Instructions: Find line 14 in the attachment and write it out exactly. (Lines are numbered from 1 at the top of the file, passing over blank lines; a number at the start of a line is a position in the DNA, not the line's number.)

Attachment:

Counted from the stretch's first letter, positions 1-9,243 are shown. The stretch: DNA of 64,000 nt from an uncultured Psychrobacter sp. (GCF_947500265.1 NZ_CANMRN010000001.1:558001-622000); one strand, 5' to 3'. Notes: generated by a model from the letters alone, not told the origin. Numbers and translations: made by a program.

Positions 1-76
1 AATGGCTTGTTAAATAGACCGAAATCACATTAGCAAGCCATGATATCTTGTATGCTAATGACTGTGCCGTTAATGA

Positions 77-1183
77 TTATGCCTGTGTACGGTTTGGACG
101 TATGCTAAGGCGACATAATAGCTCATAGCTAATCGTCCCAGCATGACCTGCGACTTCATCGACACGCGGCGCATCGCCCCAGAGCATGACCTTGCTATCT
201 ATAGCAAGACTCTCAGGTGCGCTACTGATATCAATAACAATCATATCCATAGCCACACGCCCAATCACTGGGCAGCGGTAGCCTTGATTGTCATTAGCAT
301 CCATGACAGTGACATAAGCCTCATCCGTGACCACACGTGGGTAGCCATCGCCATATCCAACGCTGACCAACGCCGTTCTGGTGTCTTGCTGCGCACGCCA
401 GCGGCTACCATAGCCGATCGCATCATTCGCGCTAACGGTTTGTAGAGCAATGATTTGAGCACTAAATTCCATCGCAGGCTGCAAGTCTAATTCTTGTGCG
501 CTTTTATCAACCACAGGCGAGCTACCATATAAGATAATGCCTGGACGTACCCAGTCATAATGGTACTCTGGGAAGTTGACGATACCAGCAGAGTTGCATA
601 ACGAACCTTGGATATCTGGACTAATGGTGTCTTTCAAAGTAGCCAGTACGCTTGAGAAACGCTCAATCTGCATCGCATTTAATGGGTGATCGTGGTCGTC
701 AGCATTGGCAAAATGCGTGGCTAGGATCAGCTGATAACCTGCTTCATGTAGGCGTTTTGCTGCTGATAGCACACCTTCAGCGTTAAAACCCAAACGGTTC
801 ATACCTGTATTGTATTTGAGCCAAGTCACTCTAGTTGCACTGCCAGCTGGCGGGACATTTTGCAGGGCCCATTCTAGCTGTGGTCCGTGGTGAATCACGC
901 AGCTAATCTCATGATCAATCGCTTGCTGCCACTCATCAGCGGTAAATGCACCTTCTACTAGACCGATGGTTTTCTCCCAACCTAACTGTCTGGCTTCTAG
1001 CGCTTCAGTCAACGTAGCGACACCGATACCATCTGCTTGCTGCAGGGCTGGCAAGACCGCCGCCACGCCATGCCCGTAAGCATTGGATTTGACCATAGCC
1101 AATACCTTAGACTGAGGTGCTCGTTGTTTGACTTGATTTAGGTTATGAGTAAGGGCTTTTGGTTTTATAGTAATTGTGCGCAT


901 AGCTAATCTCATGATCAATCGCTTGCTGCCACTCATCAGCGGTAAATGCACCTTCTACTAGACCGATGGTTTTCTCCCAACCTAACTGTCTGGCTTCTAG